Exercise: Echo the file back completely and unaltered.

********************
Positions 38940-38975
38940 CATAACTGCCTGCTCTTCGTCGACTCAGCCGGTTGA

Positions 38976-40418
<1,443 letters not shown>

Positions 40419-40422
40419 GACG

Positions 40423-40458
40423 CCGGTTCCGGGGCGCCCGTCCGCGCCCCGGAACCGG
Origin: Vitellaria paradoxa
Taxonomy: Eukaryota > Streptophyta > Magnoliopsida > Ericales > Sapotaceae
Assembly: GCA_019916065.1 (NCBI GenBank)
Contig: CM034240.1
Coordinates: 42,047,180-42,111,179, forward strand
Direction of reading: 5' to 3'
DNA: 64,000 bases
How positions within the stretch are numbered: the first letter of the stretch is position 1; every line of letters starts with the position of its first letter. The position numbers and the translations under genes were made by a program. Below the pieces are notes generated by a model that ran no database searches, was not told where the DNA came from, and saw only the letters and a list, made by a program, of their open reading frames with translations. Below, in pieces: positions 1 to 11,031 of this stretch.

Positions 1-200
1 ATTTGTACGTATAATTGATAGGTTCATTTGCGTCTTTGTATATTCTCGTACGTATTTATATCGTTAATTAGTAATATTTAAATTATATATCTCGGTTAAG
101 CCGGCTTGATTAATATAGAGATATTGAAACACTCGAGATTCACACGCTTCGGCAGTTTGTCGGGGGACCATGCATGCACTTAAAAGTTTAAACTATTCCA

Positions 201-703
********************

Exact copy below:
Positions 38940-38975
38940 CATAACTGCCTGCTCTTCGTCGACTCAGCCGGTTGA

Positions 38976-40418
<1,443 letters not shown>

Positions 40419-40422
40419 GACG

Positions 40423-40458
40423 CCGGTTCCGGGGCGCCCGTCCGCGCCCCGGAACCGG
Origin: Vitellaria paradoxa
Taxonomy: Eukaryota > Streptophyta > Magnoliopsida > Ericales > Sapotaceae
Assembly: GCA_019916065.1 (NCBI GenBank)
Contig: CM034240.1
Coordinates: 42,047,180-42,111,179, forward strand
Direction of reading: 5' to 3'
DNA: 64,000 bases
How positions within the stretch are numbered: the first letter of the stretch is position 1; every line of letters starts with the position of its first letter. The position numbers and the translations under genes were made by a program. Below the pieces are notes generated by a model that ran no database searches, was not told where the DNA came from, and saw only the letters and a list, made by a program, of their open reading frames with translations. Below, in pieces: positions 1 to 11,031 of this stretch.

Positions 1-200
1 ATTTGTACGTATAATTGATAGGTTCATTTGCGTCTTTGTATATTCTCGTACGTATTTATATCGTTAATTAGTAATATTTAAATTATATATCTCGGTTAAG
101 CCGGCTTGATTAATATAGAGATATTGAAACACTCGAGATTCACACGCTTCGGCAGTTTGTCGGGGGACCATGCATGCACTTAAAAGTTTAAACTATTCCA

Positions 201-703